@ March 25, 2010

Click here for part 1, and here for part 2.

The California utility commission has created a program where the renewable energy producer who offers the lowest sales price for renewable energy will be guaranteed that price throughout the life of the contract. This price will still be higher than the going rate for electricity on the open market. What does the difference between the renewable energy price and the regular energy price tell us, and how can it be applied to a cap and trade system?

Let's take the concept of the California program and move it to an electricity market I know a little more about, Houston. Clearly, the point of the program is to incentivize the generation of renewable electricity. But the same goal could be achieved by taxing electricity that generates carbon. If we assume that the price of electricity is 10 cents/kWh, and the renewable feed-in tariff will be 2 cents/kWh, then we could achieve the same goal of promoting renewable power by levying a tax on non-renewable power. As long as the tax was higher than 2 cents, it would be cheaper to purchase the renewable energy.

Every area has its own mix of power sources: coal, oil, natural gas, nuclear, hydro, and renewable. The particular mix of power sources will dictate how much carbon is in the baseline available electricity. In Harris County, an average 1000 kWh of electricity produces 990 lbs of CO2. Or, to flip it: 1 ton of CO2 is generated by 2,018 kWh of electricity.

The program with my assumed prices (we don't actually know what the premium for renewables will be yet) is that the carbon-free power costs 2 cents more per kWh, then we have learned that the externality cost of a ton of CO2 is approximately $40.

Now here's the problem with a feed-in tariff: it affects producer behavior but not consumer. The utility commission will raise the money to pay the feed-in tariff by charging all of its customers a fee. It is, essentially, a small carbon tax.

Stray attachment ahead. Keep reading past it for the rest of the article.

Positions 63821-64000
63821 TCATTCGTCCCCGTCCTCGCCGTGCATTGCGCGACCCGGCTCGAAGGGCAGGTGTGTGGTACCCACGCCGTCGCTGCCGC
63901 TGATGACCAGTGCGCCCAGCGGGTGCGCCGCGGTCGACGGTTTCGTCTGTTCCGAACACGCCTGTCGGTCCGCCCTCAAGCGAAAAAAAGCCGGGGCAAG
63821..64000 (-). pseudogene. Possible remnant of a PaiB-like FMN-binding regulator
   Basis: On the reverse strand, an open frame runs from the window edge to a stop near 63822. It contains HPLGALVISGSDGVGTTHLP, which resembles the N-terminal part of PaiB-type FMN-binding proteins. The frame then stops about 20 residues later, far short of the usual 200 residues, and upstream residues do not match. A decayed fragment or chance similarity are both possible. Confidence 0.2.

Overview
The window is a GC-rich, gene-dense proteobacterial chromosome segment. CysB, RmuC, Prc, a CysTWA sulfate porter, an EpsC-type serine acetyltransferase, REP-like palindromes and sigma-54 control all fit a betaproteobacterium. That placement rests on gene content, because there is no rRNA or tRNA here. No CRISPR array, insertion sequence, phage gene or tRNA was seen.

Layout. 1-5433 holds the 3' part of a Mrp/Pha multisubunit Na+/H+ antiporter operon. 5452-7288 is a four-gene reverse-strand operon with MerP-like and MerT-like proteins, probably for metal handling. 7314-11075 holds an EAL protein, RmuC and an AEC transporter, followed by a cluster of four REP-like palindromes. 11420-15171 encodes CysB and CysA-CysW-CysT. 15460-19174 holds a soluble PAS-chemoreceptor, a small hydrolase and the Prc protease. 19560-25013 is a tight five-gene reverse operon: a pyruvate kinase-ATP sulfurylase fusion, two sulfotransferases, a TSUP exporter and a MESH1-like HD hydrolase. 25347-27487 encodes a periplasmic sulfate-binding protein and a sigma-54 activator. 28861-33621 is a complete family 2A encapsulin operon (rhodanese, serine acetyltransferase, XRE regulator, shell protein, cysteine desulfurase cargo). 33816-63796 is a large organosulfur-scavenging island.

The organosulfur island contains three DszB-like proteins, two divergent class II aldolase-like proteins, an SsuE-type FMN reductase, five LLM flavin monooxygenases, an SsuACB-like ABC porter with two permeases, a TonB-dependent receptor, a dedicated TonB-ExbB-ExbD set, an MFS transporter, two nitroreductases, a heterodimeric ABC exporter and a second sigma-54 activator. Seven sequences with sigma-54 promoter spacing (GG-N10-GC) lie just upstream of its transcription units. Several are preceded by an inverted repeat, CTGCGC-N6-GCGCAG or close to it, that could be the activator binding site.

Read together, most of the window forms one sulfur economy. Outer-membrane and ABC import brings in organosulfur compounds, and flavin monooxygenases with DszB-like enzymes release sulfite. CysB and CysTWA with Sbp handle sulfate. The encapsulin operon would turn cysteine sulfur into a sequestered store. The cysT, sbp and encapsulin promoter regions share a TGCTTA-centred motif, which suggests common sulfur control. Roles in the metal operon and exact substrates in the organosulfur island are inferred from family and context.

Why not bypass the whole feed-in tariff concept and begin taxing carbon directly? A true carbon tax can incentivize not just renewable energy, but all kinds of steps to reduce carbon emissions. Carbon can be reduced through use of renewable energy, but also cleaner fossil fuels and carbon capture. Carbon reduction programs should be technology neutral.

Feed-in tariffs require regulatory agencies to pick winners and losers in technology. Cap and trade (which is really just another word for carbon tax) would allow innovation in any number of technologies, and let the market decide which one was best.


I'm not sure if I'm following this, but are you equating renewable energy and carbon reduction?

Jesse, how does it feel to be a tax-and-more-tax Democrat? If you tax companies for CO2, shouldn't you tax individuals based on their respiration? How many tons does Usain Bolt produce in a year? We could also tax farmers based on the amount of livestock, and offset it based on the crops they grow.

@Greg: Yes. If you replace 20% of coal with solar, or you reduce the amount of carbon emitted by coal by 20%, then you've achieved the same thing.

@Jim: what?

...except that when you burn coal, it's gone and you can't get it back. Or have we given up on sustainability?

In terms of how you're writing these posts, I think you're missing the externality cost of losing the opportunity to burn that coal in the future.

All that being said, I am in favor of taxing carbon emissions by people who waste energy by exerting themselves physically.

I think its much harder to price sustainability into the cost of electricity. But, honestly, if clean coal were a real thing and not a marketing ploy invented by the coal industry, then sustainability would be a low priority. I believe the scientific term for how much coal there is in the US is a fuckload. Possibly 1.2 fuckloads.

Hm, I am ok with this but still not fully confident, hence i am going to research a little bit more.

Leave a comment

Blog directory

Powered by Movable Type 4.1